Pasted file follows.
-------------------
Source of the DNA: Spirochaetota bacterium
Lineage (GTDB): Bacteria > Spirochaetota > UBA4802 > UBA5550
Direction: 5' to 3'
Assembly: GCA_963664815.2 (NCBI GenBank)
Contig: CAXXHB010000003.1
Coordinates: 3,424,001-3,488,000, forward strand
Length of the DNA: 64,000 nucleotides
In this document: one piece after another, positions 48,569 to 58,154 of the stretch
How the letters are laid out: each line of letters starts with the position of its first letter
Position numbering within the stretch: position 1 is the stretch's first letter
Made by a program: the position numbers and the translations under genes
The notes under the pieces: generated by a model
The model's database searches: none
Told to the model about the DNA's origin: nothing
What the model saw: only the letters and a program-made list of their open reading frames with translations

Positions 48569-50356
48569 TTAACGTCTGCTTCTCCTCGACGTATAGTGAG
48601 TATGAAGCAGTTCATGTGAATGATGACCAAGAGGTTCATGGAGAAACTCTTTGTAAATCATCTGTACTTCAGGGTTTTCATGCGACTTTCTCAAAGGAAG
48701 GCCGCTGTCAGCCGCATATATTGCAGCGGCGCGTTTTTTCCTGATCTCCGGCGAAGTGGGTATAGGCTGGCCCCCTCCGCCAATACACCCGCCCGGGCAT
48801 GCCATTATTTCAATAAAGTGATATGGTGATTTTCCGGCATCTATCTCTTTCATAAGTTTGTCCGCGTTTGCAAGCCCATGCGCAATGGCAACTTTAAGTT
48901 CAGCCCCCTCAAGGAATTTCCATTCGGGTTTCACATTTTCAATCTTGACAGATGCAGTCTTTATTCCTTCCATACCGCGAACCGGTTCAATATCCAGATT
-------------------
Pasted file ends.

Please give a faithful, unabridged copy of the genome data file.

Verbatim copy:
Source of the DNA: Spirochaetota bacterium
Lineage (GTDB): Bacteria > Spirochaetota > UBA4802 > UBA5550
Direction: 5' to 3'
Assembly: GCA_963664815.2 (NCBI GenBank)
Contig: CAXXHB010000003.1
Coordinates: 3,424,001-3,488,000, forward strand
Length of the DNA: 64,000 nucleotides
In this document: one piece after another, positions 48,569 to 58,154 of the stretch
How the letters are laid out: each line of letters starts with the position of its first letter
Position numbering within the stretch: position 1 is the stretch's first letter
Made by a program: the position numbers and the translations under genes
The notes under the pieces: generated by a model
The model's database searches: none
Told to the model about the DNA's origin: nothing
What the model saw: only the letters and a program-made list of their open reading frames with translations

Positions 48569-50356
48569 TTAACGTCTGCTTCTCCTCGACGTATAGTGAG
48601 TATGAAGCAGTTCATGTGAATGATGACCAAGAGGTTCATGGAGAAACTCTTTGTAAATCATCTGTACTTCAGGGTTTTCATGCGACTTTCTCAAAGGAAG
48701 GCCGCTGTCAGCCGCATATATTGCAGCGGCGCGTTTTTTCCTGATCTCCGGCGAAGTGGGTATAGGCTGGCCCCCTCCGCCAATACACCCGCCCGGGCAT
48801 GCCATTATTTCAATAAAGTGATATGGTGATTTTCCGGCATCTATCTCTTTCATAAGTTTGTCCGCGTTTGCAAGCCCATGCGCAATGGCAACTTTAAGTT
48901 CAGCCCCCTCAAGGAATTTCCATTCGGGTTTCACATTTTCAATCTTGACAGATGCAGTCTTTATTCCTTCCATACCGCGAACCGGTTCAATATCCAGATT